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Coming to a new city can be really overwhelming for the first time. You need to figure out where to live, and how to get around, often before you have even seen the city with your own eyes. I put together this Buenos Aires neighborhood guide to help you get a bit more acquainted with the area, and hopefully make your transition a bit easier. Also, make sure to check out these TIPS for moving to Buenos Aires.
Check out these other Buenos Aires neighborhoods:
Guide to the Best Neighborhoods of Buenos Aires
Almagro and Caballito are two neighborhoods located in the southwest of Buenos Aires. I like to group them together because they are right next to one another and have pretty similar vibes. Almagro is known for its traditional architecture and its strong Italian heritage, while Caballito is known for its residential streets and large parks. Both neighborhoods are considered middle-class areas and are home to a mix of families, students, and young professionals.
Caballito is known for its many parks, particularly the “Parque Rivadavia,” which is one of the oldest parks in Buenos Aires and offers a variety of recreational activities. On the west end of Parque Rivadavia, you can find a daily book fair. Both neighborhoods are home to many traditional Argentine restaurants and cafes. Almagro and Caballito are great places to experience a more authentic and traditional side of Buenos Aires, while still having access to a variety of entertainment and dining options. There is fantastic transportation in this neighborhood.
VIBE OF CABALLITO & ALMAGRO
The vibe of both of these neighborhoods is so chill. They definitely feel more residential than a lot of other neighborhoods in the heart of Buenos Aires. I used to live here in 2005 and really enjoyed it. It was close to transportation, supermarkets, cafes, etc. However, it is not a big hotspot for going out, especially in the foreign scene. Don’t expect to walk to a lot of late night spots in these neighborhoods. But you can expect to find a lot of both trendy and traditional cafes and restaurants.
TRANSPORTATION IN CABALLITO & ALMAGRO
The subte blue line A runs right down the center of both of these neighborhoods. The stations Loria, Castro Barros, and Rio de Janeiro all stop along Avenida Rivadavia. Continuing along Rivadavia, you can find the stops Acoyte and Puan on the blue line A. There are several bus stops throughout these neighborhoods.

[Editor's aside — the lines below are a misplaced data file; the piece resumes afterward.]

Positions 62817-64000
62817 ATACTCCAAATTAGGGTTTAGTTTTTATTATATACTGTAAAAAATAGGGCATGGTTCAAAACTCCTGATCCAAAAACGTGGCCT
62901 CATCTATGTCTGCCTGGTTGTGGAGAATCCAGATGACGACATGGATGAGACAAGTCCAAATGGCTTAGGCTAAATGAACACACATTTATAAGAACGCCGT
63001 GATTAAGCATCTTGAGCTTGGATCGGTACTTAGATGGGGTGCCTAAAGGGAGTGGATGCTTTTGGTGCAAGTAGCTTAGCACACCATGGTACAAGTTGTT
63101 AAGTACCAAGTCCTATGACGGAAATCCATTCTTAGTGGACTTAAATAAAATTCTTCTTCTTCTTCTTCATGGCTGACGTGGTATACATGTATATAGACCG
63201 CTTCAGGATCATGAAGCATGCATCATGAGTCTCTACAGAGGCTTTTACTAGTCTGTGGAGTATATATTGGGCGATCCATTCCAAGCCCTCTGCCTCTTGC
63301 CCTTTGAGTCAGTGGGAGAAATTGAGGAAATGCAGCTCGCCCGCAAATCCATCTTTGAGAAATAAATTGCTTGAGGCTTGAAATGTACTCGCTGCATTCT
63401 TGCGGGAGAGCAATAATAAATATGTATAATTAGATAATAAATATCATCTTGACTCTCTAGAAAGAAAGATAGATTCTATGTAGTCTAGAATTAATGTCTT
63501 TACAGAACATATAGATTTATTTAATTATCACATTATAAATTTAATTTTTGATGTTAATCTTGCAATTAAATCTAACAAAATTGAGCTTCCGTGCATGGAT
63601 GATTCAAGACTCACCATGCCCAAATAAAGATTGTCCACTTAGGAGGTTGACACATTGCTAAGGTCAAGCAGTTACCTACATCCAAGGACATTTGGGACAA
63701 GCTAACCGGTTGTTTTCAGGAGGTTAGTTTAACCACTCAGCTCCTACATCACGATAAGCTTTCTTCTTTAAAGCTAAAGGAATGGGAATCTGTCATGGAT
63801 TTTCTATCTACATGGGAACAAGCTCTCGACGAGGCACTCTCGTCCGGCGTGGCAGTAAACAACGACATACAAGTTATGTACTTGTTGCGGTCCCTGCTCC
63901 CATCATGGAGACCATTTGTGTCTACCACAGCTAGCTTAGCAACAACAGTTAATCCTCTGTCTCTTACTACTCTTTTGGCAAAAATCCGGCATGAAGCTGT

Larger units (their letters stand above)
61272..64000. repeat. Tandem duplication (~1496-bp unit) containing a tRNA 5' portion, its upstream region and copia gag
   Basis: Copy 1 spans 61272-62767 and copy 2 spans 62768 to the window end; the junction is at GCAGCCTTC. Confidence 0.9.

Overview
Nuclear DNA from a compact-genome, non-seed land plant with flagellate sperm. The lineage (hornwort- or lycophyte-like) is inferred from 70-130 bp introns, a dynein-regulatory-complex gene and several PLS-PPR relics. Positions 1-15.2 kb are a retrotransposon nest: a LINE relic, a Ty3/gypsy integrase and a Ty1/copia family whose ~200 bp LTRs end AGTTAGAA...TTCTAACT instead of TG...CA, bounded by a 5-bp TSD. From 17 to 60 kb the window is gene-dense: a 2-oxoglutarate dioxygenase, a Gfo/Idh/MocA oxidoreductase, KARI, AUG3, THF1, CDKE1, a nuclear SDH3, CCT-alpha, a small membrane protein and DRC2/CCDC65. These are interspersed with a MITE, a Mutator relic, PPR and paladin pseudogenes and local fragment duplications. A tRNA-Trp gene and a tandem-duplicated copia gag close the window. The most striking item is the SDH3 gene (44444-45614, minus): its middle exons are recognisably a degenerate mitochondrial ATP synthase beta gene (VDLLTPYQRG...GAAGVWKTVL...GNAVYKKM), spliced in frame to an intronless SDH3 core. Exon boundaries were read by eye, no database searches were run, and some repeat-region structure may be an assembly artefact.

SHOPPING IN CABALLITO & ALMAGRO
Almagro and Caballito are neighborhoods in Buenos Aires known for their shopping options. Almagro is home to several independent boutiques and vintage shops, while Caballito is known for its large shopping centers and department stores. Both neighborhoods offer a variety of shopping options for both locals and tourists alike. The Abasto shopping mall is just outside the boundaries of the Almagro neighborhood.
There is a fantastic book fair in Caballito, just next to Parque Rivadavia. Each kiosk is individually owned, so they don’t all operate during the same exact hours. Though the prices for books here tend to be a bit lower than in bookstores. You can also find magazines, records, comic books, etc.
On Saturdays and Sundays, you can find the feria artesenal del Parque Centenario, located near each entrance. Anything from clothing to jewerly to tools. Hours are 10am-7pm weekend days.
PARKS IN CABALLITO & ALMAGRO
Almagro and Caballito are neighborhoods in Buenos Aires that have several parks to enjoy. Caballito is home to Parque Centenario, a large park that features a lake, playgrounds, and sports facilities. You can also find Parque Rivadavia in Caballito, which is one of the oldest and most traditional parks in Buenos Aires. Both parks are a great place for locals and visitors to relax, exercise and enjoy nature.
EAT & DRINK IN CABALLITO & ALMAGRO
Almagro and Caballito are neighborhoods in Buenos Aires, Argentina that offer a wide range of dining options. Almagro is known for its traditional parrilla restaurants that serve Argentine-style grilled meats. Caballito has a diverse mix of restaurants, from casual cafes to upscale dining options, and it’s famous for its Italian and Chinese cuisine.
The Almagro Beer Co. is a tiny little shop that offers a large variety of craft beers on tap. There is one little counter with a few stools where you can drink, or a tall picnic table outside. There are also a ton of craft beers in cans in the fridge that you can get to take away. A very local joint.
Patio de los Lecheros is a historic site located in Caballito. It is a courtyard that was once home to milk vendors in the late 19th century and early 20th century. It is now a cultural center that hosts various events and exhibitions. The Patio de los Lecheros is a unique glimpse into the history of Almagro and it is a popular tourist attraction. A great place for food and drinks.
Las Violetas is a historic café and confectionery located in Almagro. It was founded in 1884 and it is considered one of the oldest cafes in the city. Las Violetas is a landmark of the neighborhood and it’s known for its elegant architecture, traditional décor, and for serving delicious pastries and tea. Las Violetas is a popular spot and is a great place to go for a coffee break and to experience a bit of the history of Buenos Aires.
WHAT TO DO & SEE IN CABALLITO & ALMAGRO
There is not a lot of ‘entertainment’ in this neighborhood, as it is largely residential. My best suggestions are to visit the Rivadavia book fair and Parque Centenario (especially on weekends) mentioned above.
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